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Table 3. Genetic and environmental influences on fidgetiness, enjoyment of activity and child reported activity preferences in 9–12 year old twins.

doi:10.1371/journal.pone.0010110.t003
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Table 4. Genetic and environmental influences on objectively measured habitual physical activity in 9-12 year old twins.

doi:10.1371/journal.pone.0010110.t004

Discussion

The results of this study indicate that children's fidgetiness and enjoyment of activity are under predominantly genetic control, whereas objectively-measured daily physical activity is influenced primarily by the shared environment.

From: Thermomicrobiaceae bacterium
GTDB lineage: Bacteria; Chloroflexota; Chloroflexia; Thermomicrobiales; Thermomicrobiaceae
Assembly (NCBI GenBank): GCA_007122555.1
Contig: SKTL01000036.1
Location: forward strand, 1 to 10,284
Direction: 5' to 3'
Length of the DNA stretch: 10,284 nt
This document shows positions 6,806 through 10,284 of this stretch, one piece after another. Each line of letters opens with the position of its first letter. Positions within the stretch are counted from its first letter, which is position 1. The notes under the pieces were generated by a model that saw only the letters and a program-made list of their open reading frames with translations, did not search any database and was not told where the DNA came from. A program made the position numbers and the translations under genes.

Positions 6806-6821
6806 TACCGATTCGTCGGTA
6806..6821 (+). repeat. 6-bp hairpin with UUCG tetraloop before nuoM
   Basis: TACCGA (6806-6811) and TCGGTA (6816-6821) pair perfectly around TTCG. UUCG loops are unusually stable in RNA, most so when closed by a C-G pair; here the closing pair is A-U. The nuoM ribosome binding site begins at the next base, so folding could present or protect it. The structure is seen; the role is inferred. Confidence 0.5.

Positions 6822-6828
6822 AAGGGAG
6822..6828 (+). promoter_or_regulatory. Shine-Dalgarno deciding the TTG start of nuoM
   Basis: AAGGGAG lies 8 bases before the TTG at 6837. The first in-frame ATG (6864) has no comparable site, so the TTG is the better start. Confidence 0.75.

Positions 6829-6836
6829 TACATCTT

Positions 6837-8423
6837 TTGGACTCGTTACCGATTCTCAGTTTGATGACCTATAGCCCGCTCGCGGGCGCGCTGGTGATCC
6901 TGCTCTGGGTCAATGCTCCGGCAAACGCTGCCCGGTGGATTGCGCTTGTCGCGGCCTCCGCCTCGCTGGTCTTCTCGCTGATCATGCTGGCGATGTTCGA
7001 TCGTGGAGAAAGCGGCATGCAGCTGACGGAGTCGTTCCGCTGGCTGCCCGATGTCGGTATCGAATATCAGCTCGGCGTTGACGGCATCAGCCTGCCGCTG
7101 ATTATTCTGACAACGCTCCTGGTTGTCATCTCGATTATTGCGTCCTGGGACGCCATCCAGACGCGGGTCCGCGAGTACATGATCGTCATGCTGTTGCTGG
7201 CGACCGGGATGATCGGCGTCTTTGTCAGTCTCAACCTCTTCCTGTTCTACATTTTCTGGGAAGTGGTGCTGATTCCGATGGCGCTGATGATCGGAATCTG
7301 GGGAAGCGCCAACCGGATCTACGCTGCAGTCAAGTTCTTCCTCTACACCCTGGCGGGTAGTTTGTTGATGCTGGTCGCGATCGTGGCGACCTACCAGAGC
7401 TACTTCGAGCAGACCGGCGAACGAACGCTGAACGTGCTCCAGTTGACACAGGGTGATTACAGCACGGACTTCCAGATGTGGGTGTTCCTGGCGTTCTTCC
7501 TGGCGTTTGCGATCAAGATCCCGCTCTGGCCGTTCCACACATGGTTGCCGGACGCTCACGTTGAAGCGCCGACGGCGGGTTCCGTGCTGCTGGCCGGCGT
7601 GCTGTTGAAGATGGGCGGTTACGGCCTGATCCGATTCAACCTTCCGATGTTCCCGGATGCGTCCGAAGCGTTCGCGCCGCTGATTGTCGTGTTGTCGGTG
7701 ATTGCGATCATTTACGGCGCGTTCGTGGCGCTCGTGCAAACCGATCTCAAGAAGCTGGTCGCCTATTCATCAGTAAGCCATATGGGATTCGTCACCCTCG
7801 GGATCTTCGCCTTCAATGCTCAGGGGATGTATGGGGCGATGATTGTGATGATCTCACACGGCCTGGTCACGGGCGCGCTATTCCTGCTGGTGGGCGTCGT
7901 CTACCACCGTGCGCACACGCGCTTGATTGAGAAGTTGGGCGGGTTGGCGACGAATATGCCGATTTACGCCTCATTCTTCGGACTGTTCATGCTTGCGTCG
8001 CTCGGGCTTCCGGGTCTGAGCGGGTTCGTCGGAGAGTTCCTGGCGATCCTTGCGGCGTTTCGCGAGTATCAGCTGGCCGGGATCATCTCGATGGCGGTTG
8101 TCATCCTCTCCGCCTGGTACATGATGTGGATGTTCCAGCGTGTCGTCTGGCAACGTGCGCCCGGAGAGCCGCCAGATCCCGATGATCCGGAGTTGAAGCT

Few studies have examined the heritability of fidgetiness in children using a twin design, although numerous animal studies have shown biological influence on spontaneous physical activity (see [33] for review). While it cannot be discounted that high heritability estimates are, to some extent, a product of parent-reporting bias, some studies support our findings. In the previously reported pedometer study, Plomin and Foch (1980) also reported intraclass correlations on directly-observed fidgeting that were indicative of genetic influence [18]. Wood et al. (2008) estimated high heritability (62%) on parent-reported symptoms of hyperactivity in 436 7–9 year old twins, with no shared environment effect [34]. Genetic influence has been supported in studies that show links between fidgetiness or generalised infant motor activity and endocrine function. In infants, the dopamine DRD4 receptor has been shown to be associated with activity temperament [35] and infants with the L-DRD4 receptor were found to be more active in a free play situation [35]. In adults, administration of a dopamine receptor antagonist reduced spontaneous motor activity level by 41% [36]. Non-exercise activity thermogenesis (NEAT), the energy expended during spontaneous motor activity [37], has already been implicated in weight gain in adults [38], and it would be useful to examine the relationship in children [39].